An amateur photographer has completed an incredible feat of capturing the space shuttle approaching the International Space Station

Amateur photographer captures space shuttle from back garden

Thank you to Earl 4Z4TJ for the link !! Incredible!

An amateur photographer has completed an incredible feat of capturing the space shuttle approaching the International Space Station – from his back garden in the Forest of Dean.

Astronomy enthusiast Rob Bullen used a mid-range digital camera and a 20 year old telescope to take the photo of the shuttle and the ISS Photo: ROB BULLEN/NATIONAL PICTURES
8:46AM GMT 02 Mar 2011

Using just a mid-range digital camera and a 20 year old telescope astronomy enthusiast Rob Bullen, 40, was amazed to get the shot.

He said: “I have never been able to capture a space shuttle in this flying configuration. It is the Holy grail of International Space Station imaging.”

Mr Bullen, who has had a passion for the skies since the age of 10, said: “Some years ago I thought it would

be interesting to try and view the space station through my telescope and was shocked by the amount of detail you could see on it.”

The realisation inspired him to pick up his Canon Eos 40D DSLR and 8.5 inch Newton telescope as the station passed over the UK and the shuttle was in orbit last Saturday.

The IT manager rigged his 10 megapixel camera up to the telescope and had just three minutes to capture the event which raced across the sky at a similar pace to a jet plane.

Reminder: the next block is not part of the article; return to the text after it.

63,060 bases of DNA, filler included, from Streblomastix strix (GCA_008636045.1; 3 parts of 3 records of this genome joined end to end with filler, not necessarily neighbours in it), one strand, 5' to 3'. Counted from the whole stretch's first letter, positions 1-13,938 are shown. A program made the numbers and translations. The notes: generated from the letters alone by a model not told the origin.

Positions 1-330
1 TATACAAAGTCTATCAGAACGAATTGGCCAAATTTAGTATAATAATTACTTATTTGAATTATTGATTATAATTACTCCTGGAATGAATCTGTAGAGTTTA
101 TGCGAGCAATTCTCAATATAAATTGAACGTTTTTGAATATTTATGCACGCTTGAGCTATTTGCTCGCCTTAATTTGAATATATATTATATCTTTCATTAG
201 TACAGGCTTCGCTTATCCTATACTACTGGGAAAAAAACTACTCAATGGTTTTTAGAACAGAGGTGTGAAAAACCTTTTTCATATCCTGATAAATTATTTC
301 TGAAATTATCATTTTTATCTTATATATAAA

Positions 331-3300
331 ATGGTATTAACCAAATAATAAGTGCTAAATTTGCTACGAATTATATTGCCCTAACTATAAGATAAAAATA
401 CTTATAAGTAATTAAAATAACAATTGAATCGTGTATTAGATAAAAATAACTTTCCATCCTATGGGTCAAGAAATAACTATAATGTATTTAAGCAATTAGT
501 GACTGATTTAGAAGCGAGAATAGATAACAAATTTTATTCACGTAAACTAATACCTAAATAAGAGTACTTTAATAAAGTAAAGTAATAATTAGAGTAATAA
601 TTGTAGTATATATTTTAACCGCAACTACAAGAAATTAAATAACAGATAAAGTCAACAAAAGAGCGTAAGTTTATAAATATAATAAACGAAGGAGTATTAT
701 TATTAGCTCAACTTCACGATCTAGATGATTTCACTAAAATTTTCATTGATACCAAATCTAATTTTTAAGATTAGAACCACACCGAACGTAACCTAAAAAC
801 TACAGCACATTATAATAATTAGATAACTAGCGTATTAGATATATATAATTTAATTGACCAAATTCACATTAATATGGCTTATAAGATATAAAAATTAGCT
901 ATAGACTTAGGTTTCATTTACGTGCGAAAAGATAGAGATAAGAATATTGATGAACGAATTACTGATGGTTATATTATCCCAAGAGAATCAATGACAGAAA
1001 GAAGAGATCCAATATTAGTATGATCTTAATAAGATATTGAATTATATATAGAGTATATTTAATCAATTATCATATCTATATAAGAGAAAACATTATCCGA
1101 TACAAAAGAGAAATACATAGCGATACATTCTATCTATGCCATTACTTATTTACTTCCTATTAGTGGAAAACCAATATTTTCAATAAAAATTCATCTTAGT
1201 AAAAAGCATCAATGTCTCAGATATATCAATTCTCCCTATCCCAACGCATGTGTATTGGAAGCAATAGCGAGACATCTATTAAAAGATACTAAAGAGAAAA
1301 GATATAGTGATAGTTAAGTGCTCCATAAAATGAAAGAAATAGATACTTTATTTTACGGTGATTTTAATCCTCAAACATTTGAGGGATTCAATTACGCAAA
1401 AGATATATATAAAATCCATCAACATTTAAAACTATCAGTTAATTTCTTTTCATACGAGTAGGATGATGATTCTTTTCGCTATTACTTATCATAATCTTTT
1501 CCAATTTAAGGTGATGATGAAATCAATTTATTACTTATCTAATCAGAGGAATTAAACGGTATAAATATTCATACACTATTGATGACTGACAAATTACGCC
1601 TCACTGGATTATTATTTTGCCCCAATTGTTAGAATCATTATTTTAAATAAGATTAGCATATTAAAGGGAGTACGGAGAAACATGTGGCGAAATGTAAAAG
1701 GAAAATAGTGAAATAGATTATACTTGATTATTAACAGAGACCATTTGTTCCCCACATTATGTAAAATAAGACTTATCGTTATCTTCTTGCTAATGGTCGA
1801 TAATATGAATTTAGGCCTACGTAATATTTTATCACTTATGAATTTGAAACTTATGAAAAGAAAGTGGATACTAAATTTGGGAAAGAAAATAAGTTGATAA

He tracked the two craft across the skies but it was only when the cloud parted at the right time that he captured this rare gem.

He said: “I had no idea that night the shuttle would only be 45 minutes away from docking with the station. After a very cloudy day the skies cleared to allow a view of this stunning pass of the ISS and Discovery.

“I could not believe the timing was so fortuitous to show the shuttle closing in on the station. I captured this, what I guess could potentially be, a once in a lifetime image of these two spaceships traveling as separate craft.

Mr Bullen said: “Needless to say I was totally shocked and delighted to see the shuttle closing in on the ISS.

“Although over the years I have obtained clearer images of the station on its own to capture such a iconic image of mankind’s only permanently manned outpost in space and the most sophisticated flying machine ever built on its last flight before ending its days bound to Earth in a museum was a real privilege and something I will treasure.

“I am unlikely to capture such an image again with only two Shuttle flights left before they are decommissioned.”

Fun with WSPR

Fun with WSPR

I have sent out some emails reporting my success and the success of other hams in making DX contacts using unbelievably low transmit power levels.  There was some interest in this so I thought I would briefly provide some background to jump start you.